I have found a routine that works for me. I complete any core business of the day – make urgent phone calls or prepare for tomorrow’s teaching, meetings or training courses for example before I go to my email.  I then work through everything back to the start of the day before and anything before that that I can now delete, file or action. Each email gets deleted or filed into a folder. I’ll then go through my sent folder and file any that need keeping into the appropriate folder and delete the rest. Occasionally I’ll leave something in the inbox or sent box because I don’t need to keep it forever but I do want it for a while. Then I’ll delete the deleted folder.
At the beginning of each calendar year I delete any emails that are over five years old.
Occasionally the Inbox still fills. I can then quite safely sort the inbox oldest first and delete a month’s worth of emails.
Occasionally if I’m very busy, for example when the marking’s in, I might only answer urgent ones and may put an automatic reply on to that effect. Sometimes, the non-urgent problems have solved themselves by the time I get to them.

Some Local netiquette

Copy and reply

It’s good to get into the habit of distinguishing between who you want to receive the email and who you just want to see a copy of it.  For the latter you should address them on the cc or bcc line. You don’t expect a reply though a reply is allowed. Likewise, you’re not expected to reply if you’re cc’d or bcc’d. You can of course and you may or may not feel you need to keep a copy of that mail.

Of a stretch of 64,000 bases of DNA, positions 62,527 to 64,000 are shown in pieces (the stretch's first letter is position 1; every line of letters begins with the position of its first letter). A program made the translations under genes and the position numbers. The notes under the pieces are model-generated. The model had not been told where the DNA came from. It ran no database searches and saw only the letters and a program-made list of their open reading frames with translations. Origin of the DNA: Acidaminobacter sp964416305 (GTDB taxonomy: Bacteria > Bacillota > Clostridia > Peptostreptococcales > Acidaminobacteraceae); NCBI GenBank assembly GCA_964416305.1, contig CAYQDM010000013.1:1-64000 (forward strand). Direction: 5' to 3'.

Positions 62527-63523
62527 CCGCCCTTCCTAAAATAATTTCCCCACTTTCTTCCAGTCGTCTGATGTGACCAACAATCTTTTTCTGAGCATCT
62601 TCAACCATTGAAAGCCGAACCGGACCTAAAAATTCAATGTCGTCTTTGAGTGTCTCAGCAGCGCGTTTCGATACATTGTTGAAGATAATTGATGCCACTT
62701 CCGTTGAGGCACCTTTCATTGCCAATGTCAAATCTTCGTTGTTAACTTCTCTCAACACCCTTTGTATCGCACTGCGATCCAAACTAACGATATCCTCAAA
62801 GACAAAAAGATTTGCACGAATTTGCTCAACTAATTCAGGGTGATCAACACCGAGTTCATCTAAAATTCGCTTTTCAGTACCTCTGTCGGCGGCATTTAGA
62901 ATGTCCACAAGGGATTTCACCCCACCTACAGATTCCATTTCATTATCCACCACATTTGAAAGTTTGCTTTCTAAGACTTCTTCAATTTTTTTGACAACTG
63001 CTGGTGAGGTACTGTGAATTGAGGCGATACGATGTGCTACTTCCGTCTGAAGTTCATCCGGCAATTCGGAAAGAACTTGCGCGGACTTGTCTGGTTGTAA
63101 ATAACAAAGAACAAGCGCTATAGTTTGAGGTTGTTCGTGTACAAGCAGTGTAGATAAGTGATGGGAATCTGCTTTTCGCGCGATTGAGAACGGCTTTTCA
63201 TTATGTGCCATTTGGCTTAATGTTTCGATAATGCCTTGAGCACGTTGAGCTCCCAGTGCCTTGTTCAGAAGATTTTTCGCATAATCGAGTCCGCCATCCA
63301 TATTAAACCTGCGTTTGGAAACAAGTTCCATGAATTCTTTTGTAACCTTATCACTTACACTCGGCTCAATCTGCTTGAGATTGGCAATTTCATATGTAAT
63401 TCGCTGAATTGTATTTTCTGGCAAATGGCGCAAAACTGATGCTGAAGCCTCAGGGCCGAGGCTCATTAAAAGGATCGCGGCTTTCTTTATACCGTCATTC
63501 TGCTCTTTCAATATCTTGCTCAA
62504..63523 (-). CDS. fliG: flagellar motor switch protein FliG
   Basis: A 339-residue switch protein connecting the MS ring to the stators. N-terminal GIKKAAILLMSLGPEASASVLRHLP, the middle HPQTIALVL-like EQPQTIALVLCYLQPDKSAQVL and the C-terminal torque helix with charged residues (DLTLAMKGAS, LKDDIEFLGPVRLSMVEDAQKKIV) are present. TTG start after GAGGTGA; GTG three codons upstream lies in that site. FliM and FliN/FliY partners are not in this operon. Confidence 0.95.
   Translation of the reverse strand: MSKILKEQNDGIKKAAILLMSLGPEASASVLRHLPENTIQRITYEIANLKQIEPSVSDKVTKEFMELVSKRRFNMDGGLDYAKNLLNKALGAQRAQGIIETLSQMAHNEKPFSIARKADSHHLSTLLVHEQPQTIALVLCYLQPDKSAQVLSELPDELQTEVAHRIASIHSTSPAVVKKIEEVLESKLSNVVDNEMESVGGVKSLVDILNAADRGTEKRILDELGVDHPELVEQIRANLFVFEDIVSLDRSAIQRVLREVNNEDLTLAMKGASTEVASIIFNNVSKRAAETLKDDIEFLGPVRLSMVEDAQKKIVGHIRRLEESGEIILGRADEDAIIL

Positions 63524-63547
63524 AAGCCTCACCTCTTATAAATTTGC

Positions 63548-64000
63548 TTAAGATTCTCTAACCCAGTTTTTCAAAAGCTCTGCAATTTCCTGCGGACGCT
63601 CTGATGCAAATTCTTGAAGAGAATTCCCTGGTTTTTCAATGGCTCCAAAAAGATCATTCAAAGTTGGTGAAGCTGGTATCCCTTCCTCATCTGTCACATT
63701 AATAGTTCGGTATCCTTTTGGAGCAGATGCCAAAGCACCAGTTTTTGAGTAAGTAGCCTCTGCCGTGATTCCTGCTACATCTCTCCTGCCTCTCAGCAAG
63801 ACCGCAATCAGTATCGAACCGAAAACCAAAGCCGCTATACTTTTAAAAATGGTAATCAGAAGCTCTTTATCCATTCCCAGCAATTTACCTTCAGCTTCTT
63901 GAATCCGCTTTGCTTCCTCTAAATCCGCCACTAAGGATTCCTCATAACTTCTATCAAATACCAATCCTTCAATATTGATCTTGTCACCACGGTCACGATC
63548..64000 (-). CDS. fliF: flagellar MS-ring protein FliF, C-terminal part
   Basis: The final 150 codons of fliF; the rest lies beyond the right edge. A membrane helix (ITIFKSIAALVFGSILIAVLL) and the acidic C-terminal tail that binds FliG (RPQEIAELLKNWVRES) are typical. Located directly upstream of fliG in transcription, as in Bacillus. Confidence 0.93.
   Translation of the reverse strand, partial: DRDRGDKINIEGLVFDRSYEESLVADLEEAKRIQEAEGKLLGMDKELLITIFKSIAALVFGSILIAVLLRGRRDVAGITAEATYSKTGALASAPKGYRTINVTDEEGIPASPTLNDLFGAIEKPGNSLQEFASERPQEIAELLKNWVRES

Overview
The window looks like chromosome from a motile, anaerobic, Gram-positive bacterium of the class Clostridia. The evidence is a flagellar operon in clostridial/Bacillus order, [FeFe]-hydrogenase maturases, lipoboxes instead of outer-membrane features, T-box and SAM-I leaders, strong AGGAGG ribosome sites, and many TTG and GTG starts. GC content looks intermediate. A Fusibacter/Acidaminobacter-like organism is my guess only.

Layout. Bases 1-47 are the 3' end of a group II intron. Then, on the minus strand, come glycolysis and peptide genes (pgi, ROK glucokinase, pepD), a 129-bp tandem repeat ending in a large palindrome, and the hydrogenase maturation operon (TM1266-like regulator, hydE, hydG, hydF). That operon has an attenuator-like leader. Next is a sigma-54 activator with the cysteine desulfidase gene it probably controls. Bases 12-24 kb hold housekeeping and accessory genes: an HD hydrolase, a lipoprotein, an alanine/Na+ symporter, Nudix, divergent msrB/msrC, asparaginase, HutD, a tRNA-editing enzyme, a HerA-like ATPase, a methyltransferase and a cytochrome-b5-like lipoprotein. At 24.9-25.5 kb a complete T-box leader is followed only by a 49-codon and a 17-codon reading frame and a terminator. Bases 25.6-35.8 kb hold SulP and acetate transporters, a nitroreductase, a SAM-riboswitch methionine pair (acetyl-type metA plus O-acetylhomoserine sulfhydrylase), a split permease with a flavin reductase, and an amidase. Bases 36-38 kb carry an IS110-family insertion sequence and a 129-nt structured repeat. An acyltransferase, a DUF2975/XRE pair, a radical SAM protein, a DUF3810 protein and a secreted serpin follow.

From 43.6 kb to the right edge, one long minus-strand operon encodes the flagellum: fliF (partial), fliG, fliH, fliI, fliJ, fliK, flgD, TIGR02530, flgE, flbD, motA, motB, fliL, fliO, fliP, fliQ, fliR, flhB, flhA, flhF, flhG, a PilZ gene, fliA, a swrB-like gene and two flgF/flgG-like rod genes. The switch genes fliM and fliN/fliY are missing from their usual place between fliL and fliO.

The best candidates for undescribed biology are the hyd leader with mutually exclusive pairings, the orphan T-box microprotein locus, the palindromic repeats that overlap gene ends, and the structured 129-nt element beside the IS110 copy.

Think carefully about whom you copy in.  Does this person really need to be involved at this point? If we’re all careful about this, then it becomes safe to assume that if your cc’d, the sender really wanted you to know about this matter.

Reply all

It’s tempting to reply all to general messages so that your colleagues can see what you think. But ask yourself each time is this really necessary for everybody on the list to see your response or does only the sender need to know?  Or possibly just a few people on the list?

All hours of the night and day

Whilst it’s perfectly possible to send emails at 2.00 a.m. and our students certainly do, we should really not expect our colleagues to be working at that time or to reply at that time. If I’ve not managed my sweep before the evening I’ll do it then, or if I suddenly think of something I may send an email on a Sunday afternoon, but I’m not expecting a reply then, nor do I expect my colleague to work at that time even if they can’t fit everything into what might be described as a normal working week. If I work “out of hours” I’m not expecting my colleague to. I also expect them to extend me the same courtesy. Craftily, we can send emails “out of hours” via our VLE so don’t have to open the Pandora’s Box that is the inbox.   

Managing student expectation

No, we are not at our desks 24/7. In fact, we’re expected to answer email within three working days, normally. That might mean if something else is pressing – a conference, marking, a heavy teaching load – it might take longer. Most of the time, we answer within two working days. Sometimes we answer straight away. However, the latter cannot become the norm. We certainly can’t be answering emails whilst we’re eating, shopping, spending time with our families, teaching or doing other work for the university.    
Often students can find the information they seek another way:
·         Consulting their VLE
·         Visiting us during our office hours
·         Setting up a meeting or phone call for another time.
It’s quite interesting, too, how long it takes our students sometimes to respond to the emails we send them.  

In the end, though, email is a very useful tool, and if managed sensibly can be of good service to us.  

No comments:

Post a Comment